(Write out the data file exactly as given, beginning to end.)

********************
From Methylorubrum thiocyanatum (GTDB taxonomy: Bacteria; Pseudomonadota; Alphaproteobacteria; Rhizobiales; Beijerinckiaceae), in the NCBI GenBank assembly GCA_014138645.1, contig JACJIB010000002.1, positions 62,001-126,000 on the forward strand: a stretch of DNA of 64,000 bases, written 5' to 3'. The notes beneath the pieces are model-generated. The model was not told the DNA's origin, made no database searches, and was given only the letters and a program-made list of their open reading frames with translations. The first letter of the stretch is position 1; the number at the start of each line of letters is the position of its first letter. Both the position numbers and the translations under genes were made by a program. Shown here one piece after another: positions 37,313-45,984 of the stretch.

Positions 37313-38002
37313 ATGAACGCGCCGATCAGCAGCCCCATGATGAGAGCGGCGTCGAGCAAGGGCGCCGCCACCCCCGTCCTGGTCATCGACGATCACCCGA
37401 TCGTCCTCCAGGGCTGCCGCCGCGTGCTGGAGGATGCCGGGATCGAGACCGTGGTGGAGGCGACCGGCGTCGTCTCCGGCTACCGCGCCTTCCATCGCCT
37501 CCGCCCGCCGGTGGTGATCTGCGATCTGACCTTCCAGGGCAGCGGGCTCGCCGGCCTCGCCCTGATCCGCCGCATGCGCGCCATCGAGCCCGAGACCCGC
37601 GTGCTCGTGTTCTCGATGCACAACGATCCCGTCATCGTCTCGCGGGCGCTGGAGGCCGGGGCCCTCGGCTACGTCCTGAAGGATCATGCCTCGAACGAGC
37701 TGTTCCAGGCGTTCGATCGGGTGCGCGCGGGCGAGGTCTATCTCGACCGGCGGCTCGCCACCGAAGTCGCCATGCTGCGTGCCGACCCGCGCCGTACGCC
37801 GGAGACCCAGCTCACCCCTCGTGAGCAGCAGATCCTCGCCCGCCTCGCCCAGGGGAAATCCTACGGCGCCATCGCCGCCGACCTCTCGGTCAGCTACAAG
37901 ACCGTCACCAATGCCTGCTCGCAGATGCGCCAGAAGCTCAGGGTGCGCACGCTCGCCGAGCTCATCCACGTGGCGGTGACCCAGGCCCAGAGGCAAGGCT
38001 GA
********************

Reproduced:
From Methylorubrum thiocyanatum (GTDB taxonomy: Bacteria; Pseudomonadota; Alphaproteobacteria; Rhizobiales; Beijerinckiaceae), in the NCBI GenBank assembly GCA_014138645.1, contig JACJIB010000002.1, positions 62,001-126,000 on the forward strand: a stretch of DNA of 64,000 bases, written 5' to 3'. The notes beneath the pieces are model-generated. The model was not told the DNA's origin, made no database searches, and was given only the letters and a program-made list of their open reading frames with translations. The first letter of the stretch is position 1; the number at the start of each line of letters is the position of its first letter. Both the position numbers and the translations under genes were made by a program. Shown here one piece after another: positions 37,313-45,984 of the stretch.

Positions 37313-38002
37313 ATGAACGCGCCGATCAGCAGCCCCATGATGAGAGCGGCGTCGAGCAAGGGCGCCGCCACCCCCGTCCTGGTCATCGACGATCACCCGA
37401 TCGTCCTCCAGGGCTGCCGCCGCGTGCTGGAGGATGCCGGGATCGAGACCGTGGTGGAGGCGACCGGCGTCGTCTCCGGCTACCGCGCCTTCCATCGCCT
37501 CCGCCCGCCGGTGGTGATCTGCGATCTGACCTTCCAGGGCAGCGGGCTCGCCGGCCTCGCCCTGATCCGCCGCATGCGCGCCATCGAGCCCGAGACCCGC
37601 GTGCTCGTGTTCTCGATGCACAACGATCCCGTCATCGTCTCGCGGGCGCTGGAGGCCGGGGCCCTCGGCTACGTCCTGAAGGATCATGCCTCGAACGAGC
37701 TGTTCCAGGCGTTCGATCGGGTGCGCGCGGGCGAGGTCTATCTCGACCGGCGGCTCGCCACCGAAGTCGCCATGCTGCGTGCCGACCCGCGCCGTACGCC
37801 GGAGACCCAGCTCACCCCTCGTGAGCAGCAGATCCTCGCCCGCCTCGCCCAGGGGAAATCCTACGGCGCCATCGCCGCCGACCTCTCGGTCAGCTACAAG
37901 ACCGTCACCAATGCCTGCTCGCAGATGCGCCAGAAGCTCAGGGTGCGCACGCTCGCCGAGCTCATCCACGTGGCGGTGACCCAGGCCCAGAGGCAAGGCT
38001 GA